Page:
What Is the 2020 Census?The 2020 Census counts every person living in the 50 states, District of Columbia, and five U.S. territories.As required by the Census Act, the U.S. Census Bureau submitted a list of questions to Congress on March 29, 2018.
What is the census?
The census is a count of every person who lives in the United States and its territories. It happens every 10 years. In early 2020, you will be asked to count everyone who lives in your home as of April 1, 2020. Responding to the 2020 Census is a chance to shape your future.
What’s in it for me?
- Your responses inform where over $675 billion is distributed each year to communities nationwide for clinics, schools, roads, and more.
- Census data gives community leaders vital information to make decisions about building community centers, opening businesses, and planning for the future.
- Responding also fulfills your civic duty because it’s mandated by the U.S. Constitution. The United States has counted its population every 10 years since 1790.
- Your responses are used to redraw legislative districts and determine the number of seats your state has in the U.S. House of Representatives.
Is my information safe?
Your responses to the 2020 Census are safe, secure, and protected by federal law. Your answers can only be used to produce statistics. They cannot be used against you by any government agency or court in any way—not by the FBI, not by the CIA, not by the DHS, and not by ICE.
What will I be asked?
You will be asked a few simple questions, like age, sex, and the number of people who live in your home, including children.
What won’t be asked?
The census will never ask for Social Security numbers, bank or credit card numbers, money or donations, or anything related to political parties.
Based on those questions, the 2020 Census will ask:
- How many people are living or staying at your home on April 1, 2020. This will help us count the entire U.S. population and ensure that we count people according to where they live on Census Day.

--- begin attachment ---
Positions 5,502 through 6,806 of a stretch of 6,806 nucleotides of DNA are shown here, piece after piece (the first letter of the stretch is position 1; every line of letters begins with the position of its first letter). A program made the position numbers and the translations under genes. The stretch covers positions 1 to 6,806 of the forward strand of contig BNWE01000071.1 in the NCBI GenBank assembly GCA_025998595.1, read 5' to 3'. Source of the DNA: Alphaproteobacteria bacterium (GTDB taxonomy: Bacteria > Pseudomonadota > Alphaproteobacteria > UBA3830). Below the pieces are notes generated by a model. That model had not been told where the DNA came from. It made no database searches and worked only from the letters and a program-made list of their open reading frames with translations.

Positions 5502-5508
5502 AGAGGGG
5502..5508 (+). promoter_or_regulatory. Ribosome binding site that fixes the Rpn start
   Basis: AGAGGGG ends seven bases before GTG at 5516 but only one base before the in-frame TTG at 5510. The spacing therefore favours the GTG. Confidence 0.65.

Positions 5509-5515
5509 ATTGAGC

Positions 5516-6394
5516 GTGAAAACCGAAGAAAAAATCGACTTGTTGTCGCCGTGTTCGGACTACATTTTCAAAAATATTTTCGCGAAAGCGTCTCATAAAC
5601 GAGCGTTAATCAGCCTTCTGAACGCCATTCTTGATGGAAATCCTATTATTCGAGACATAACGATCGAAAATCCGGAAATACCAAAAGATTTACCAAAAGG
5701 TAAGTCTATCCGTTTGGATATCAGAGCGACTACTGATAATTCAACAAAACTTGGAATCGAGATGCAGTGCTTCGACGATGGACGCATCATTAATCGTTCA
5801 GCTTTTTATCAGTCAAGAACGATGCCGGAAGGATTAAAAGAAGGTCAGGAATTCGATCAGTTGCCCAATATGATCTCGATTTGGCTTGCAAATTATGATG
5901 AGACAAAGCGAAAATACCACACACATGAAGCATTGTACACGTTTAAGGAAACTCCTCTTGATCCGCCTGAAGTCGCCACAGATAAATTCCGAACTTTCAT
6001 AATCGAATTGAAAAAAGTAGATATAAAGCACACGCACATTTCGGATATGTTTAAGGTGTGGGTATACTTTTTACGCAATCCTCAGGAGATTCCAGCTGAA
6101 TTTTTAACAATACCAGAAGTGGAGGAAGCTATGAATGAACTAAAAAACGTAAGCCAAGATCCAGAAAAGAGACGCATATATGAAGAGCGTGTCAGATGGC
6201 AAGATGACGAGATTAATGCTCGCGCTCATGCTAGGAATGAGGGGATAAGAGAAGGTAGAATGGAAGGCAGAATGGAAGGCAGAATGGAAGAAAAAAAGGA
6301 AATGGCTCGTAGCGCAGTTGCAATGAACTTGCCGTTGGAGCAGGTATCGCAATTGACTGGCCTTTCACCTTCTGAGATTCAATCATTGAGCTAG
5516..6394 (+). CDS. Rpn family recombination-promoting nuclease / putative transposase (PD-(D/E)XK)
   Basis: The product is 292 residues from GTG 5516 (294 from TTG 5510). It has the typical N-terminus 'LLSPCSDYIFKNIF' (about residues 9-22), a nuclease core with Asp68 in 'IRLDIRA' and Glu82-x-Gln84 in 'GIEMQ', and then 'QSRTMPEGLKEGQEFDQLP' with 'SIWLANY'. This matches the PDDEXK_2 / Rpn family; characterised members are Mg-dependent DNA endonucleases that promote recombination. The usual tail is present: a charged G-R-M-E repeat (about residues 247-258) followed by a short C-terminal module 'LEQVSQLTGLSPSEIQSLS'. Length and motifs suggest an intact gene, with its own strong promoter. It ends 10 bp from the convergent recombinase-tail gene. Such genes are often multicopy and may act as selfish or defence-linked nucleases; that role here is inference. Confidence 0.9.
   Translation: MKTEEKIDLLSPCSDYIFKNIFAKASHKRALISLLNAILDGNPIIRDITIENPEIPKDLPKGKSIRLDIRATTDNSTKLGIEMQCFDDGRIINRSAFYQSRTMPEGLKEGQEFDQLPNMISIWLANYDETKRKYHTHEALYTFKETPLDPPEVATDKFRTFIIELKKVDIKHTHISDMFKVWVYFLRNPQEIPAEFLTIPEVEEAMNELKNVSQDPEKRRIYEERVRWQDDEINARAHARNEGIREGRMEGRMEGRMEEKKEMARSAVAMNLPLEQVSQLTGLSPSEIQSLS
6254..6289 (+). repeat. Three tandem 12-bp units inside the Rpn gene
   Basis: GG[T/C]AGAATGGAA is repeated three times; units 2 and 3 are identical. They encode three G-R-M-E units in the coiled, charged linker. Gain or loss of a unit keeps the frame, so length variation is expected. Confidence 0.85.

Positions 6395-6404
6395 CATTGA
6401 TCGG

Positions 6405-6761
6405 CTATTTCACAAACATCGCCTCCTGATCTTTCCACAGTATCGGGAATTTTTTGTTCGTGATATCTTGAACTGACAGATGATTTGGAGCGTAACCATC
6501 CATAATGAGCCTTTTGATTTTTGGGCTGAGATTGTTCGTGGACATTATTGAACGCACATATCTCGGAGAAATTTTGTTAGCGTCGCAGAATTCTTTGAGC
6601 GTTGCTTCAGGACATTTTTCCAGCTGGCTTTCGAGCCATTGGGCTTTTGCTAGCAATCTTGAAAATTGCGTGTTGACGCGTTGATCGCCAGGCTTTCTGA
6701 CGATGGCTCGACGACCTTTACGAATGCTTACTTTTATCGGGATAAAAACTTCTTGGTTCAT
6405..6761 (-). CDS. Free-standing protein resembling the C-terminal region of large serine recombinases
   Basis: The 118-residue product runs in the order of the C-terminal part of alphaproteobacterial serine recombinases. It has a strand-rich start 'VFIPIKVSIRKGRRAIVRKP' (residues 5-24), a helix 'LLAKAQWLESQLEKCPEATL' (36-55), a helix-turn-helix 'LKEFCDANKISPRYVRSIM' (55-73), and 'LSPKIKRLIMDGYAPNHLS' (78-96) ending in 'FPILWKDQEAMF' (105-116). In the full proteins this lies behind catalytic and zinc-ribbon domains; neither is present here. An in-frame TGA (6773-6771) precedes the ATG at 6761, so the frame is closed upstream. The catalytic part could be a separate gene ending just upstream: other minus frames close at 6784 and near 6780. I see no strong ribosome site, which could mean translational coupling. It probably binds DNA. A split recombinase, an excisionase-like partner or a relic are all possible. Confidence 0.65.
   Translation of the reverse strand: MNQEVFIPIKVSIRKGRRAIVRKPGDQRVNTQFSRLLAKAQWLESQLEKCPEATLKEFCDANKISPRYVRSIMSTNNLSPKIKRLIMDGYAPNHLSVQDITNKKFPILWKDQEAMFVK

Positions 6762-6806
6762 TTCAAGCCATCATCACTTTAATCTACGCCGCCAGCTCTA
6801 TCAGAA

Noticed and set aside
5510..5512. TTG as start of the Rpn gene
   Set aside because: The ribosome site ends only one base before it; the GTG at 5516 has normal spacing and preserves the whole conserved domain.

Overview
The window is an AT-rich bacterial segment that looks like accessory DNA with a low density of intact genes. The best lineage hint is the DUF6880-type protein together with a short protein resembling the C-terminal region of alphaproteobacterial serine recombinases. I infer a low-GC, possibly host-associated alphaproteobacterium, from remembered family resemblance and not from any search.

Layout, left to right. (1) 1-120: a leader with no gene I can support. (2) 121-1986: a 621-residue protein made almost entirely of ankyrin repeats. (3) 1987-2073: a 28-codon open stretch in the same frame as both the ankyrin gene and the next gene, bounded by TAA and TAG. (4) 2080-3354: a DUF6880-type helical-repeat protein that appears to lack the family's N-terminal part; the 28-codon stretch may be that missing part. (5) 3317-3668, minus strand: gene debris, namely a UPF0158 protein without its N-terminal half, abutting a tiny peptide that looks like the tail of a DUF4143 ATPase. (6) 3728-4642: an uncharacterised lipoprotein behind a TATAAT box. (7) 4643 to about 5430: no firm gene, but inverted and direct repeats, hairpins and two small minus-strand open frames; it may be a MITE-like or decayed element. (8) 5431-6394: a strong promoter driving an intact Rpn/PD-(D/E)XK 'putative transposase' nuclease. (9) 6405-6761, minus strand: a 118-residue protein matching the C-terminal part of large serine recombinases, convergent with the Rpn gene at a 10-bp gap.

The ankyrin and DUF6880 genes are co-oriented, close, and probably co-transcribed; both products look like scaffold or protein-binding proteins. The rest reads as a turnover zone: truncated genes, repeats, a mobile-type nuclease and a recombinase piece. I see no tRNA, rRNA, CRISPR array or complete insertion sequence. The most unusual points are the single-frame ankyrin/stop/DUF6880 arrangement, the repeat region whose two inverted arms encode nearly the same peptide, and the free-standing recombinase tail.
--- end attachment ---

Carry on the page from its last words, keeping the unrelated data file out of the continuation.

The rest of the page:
- Whether the home is owned or rented. This will help us produce statistics about homeownership and renting. The rates of homeownership serve as one indicator of the nation's economy. They also help in administering housing programs and informing planning decisions.
- About the sex of each person in your home. This allows us to create statistics about males and females, which can be used in planning and funding government programs. This data can also be used to enforce laws, regulations, and policies against discrimination.
- About the age of each person in your home. The U.S. Census Bureau creates statistics to better understand the size and characteristics of different age groups. Agencies use this data to plan and fund government programs that support specific age groups, including children and older adults.
- About the race of each person in your home. This allows us to create statistics about race and to provide other statistics by racial groups. This data helps federal agencies monitor compliance with anti-discrimination provisions, such as those in the Voting Rights Act and the Civil Rights Act.
- About whether a person in your home is of Hispanic, Latino, or Spanish origin. These responses help create statistics about this ethnic group. This is needed by federal agencies to monitor compliance with anti-discrimination provisions, such as those in the Voting Rights Act and the Civil Rights Act.
- About the relationship of each person in your home. This allows the Census Bureau to create estimates about families, households, and other groups. Relationship data is used in planning and funding government programs that support families, including people raising children alone.
Governments, businesses, communities, and nonprofits all rely on the data that these questions produce to make critical decisions.
The Census Will Never Ask Certain Questions
During the 2020 Census, the Census Bureau will never ask you for:
- Your Social Security number.
- Money or donations.
- Anything on behalf of a political party.
- Your bank or credit card account numbers.
If someone claiming to be from the Census Bureau contacts you via email or phone and asks you for one of these things, it's a scam, and you should not cooperate. For more information, visit Avoiding Fraud and Scams.
What Happens to Your Answers?
Your personal information is kept confidential. The Census Bureau is bound by federal law to protect your information, and your data is used only for statistical purposes.
Your responses are compiled with information from other homes to produce statistics, which never identify your home or any person in your home. Learn more about how we protect your information.
For more information on the Census 2020 visit https://2020census.gov/en.html